In April 1908, Samiti sent a two-man reconnaissance team to Muzaffarpur. The two men were Prafulla Chaki along with Khudiram Bose. The police got suspicious of the activities of Barin Ghosh. Calcutta Police also got the alert that Kingsford life is in danger and the same was forwarded to the Superintendent of Muzaffarpur.

The two men adopted pseudo names to hide their true identities. Prafulla Chaki became “Dinesh Chandra Roy” and Khudiram became “Haren Sarkar”. The duo stayed at a Dharmashala and for the next few days they shadowed Kingsford’s every move and took note of his court timings, his arrival, and departure from his favourite club situated right on the opposite of Muzaffarpur park as well as his home.

These men were so successful at hiding their identities and movement that The CID officer sent from Kolkata to follow them had returned with a letter from Armstrong, the superintendent of Muzaffarpur Police claiming that the duo had not arrived in Muzaffarpur at all, six hours before the freedom fighters struck.

On 30th April 1908, Prafulla Chaki and Khudiram Bose were hiding in the trees waiting patiently for Kingsford’s carriage to pass them by. At that eventful night, Kingsford’s carriage was immediately behind a very similar looking carriage boarded by the wife and daughter of Pringle Kennedy, a leading pleader of Muzaffarpur Bar.

On their way back home at around 8.30 p.m the ladies took a turn to the right to leave the club grounds and pass in front of the compound of Kingsford. It was a dark night, visibility was poor. As the single-horse drawn carriage made its way to the eastern gate of Kingsford’s compound two men ran towards the carriage and threw bombs at it, mistaking it as the Magistrate’s carriage. There was a tremendous explosion and later the shattered cabin of the carriage was discovered along with the ladies who had sustained serious injuries.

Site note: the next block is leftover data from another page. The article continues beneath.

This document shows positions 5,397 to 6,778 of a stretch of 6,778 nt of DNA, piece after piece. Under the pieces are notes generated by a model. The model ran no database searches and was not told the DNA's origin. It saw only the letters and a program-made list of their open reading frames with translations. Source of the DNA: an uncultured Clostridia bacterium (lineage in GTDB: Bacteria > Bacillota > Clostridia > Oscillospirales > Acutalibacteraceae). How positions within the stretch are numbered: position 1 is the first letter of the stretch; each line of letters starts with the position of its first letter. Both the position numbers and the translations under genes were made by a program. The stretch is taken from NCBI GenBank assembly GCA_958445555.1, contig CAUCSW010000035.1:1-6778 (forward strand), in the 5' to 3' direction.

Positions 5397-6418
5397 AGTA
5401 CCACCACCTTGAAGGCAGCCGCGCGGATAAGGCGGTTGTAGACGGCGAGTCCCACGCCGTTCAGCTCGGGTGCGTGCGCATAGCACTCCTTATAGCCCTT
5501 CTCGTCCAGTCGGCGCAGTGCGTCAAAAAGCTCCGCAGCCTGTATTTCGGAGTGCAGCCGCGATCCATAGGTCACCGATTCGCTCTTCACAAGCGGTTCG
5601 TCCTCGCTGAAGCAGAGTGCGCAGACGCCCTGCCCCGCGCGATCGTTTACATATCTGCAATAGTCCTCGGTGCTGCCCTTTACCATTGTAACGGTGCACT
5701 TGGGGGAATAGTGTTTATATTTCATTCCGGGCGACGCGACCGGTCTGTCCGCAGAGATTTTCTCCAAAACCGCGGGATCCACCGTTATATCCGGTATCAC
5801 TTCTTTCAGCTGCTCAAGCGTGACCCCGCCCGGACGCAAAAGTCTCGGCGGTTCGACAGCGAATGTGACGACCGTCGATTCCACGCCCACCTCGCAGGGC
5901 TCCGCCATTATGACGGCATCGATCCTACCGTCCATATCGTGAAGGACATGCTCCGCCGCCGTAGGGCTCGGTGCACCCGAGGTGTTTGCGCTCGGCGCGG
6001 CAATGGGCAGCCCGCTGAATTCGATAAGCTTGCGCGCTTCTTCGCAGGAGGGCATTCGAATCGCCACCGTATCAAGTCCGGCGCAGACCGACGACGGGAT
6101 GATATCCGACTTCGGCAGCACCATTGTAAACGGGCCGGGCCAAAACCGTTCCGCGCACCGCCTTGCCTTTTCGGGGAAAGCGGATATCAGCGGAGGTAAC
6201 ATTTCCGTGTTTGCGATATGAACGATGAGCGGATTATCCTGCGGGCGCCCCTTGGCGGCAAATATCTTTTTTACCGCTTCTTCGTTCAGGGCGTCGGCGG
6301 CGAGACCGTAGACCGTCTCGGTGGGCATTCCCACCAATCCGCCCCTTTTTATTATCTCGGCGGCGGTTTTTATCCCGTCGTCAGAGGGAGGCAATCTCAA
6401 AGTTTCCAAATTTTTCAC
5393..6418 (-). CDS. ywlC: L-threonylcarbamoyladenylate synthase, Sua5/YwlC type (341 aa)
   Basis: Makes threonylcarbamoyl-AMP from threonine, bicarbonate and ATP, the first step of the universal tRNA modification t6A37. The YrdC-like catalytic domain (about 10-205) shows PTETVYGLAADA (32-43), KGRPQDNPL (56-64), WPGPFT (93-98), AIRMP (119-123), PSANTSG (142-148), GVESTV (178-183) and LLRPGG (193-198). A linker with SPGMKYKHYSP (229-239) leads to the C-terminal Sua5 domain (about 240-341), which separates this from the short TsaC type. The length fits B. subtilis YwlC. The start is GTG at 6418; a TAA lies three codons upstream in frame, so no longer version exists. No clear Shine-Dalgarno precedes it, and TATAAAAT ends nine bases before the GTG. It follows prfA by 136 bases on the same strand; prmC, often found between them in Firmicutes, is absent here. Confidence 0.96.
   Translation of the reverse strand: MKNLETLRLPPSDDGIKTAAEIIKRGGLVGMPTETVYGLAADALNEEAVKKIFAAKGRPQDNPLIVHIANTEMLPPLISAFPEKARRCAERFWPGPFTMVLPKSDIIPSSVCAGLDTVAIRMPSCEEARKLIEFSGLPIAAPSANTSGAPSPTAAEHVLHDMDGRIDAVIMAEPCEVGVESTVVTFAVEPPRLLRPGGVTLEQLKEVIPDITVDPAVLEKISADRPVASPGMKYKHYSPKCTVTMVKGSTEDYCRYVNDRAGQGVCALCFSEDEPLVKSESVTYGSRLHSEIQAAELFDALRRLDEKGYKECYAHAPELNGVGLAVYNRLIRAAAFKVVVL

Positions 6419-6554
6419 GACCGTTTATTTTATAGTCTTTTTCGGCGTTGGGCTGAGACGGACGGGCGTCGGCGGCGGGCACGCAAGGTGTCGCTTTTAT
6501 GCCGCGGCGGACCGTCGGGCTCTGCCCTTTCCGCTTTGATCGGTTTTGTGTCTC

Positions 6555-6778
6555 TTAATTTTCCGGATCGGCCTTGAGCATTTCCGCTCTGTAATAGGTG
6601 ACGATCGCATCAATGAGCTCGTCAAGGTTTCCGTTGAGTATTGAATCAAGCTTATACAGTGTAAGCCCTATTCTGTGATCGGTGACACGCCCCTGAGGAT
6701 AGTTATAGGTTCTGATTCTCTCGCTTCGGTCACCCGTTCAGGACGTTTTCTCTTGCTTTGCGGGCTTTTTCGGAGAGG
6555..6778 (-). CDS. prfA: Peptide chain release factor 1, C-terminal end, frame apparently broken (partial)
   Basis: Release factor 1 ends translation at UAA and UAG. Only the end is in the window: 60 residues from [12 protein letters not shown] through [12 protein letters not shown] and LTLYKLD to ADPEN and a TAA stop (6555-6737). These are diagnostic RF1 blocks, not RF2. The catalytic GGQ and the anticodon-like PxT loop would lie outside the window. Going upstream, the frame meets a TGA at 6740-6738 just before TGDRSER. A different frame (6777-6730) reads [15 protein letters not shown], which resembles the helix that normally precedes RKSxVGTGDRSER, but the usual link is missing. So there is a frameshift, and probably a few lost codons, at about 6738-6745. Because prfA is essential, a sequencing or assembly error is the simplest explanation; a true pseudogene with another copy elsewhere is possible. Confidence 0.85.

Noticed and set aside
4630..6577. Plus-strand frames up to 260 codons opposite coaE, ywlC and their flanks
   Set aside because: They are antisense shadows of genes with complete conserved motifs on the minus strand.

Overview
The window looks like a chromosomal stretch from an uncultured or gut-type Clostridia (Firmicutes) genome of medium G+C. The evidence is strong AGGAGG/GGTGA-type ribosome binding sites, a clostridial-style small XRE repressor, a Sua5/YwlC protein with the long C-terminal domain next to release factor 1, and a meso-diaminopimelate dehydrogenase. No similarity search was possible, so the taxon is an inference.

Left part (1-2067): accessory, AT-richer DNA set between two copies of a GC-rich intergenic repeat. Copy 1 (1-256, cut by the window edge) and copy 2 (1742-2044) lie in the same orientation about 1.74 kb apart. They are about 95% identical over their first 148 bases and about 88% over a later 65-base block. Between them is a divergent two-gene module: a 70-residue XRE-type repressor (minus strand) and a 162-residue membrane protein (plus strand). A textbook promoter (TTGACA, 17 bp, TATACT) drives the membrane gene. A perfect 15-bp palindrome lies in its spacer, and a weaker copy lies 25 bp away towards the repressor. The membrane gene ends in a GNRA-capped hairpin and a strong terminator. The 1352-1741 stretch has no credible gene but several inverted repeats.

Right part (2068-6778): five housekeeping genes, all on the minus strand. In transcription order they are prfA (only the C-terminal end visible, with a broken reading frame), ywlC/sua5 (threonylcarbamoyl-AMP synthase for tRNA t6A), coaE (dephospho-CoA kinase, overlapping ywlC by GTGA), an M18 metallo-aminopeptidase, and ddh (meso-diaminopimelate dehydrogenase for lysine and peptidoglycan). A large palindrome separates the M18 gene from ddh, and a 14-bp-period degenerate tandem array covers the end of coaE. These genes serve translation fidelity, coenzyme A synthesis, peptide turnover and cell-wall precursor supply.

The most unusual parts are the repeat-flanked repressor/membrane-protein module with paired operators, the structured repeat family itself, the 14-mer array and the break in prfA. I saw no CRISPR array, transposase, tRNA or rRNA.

Miss Kennedy, the daughter died of her injuries within hours and Mrs Kennedy survived until the morning of 2nd May, she also succumbed to her injuries that morning.

Foiled escape plan

The incident occurred before 9 PM and by midnight the entire town knew what had happened. The police were keeping a close eye on everyone coming in or going out from the adjacent roads and rail stations. Khudiram decided not to board a train and continued walking along the countryside. He walked all night covering nearly 25 miles. Exhausted, Khudiram reached a station called “Waini” on the morning of 1st May 1908. As he was asking for a glass of water, two constables confronted him as his lack of footwear and perspiring appearance raised suspicion. After a couple of questions, they found inconsistencies in the young teenager’s answers. They decided to arrest Khudiram but he resisted, during this time one of his revolvers fall out and his fate was sealed. Police recovered 37 rounds of ammunition, Rs. 30 in cash, a railway map and a page of the rail timetable. He was brought to Muzaffarpur station on the following day, May 2nd, 1908. The English daily Statesman described the scene as such –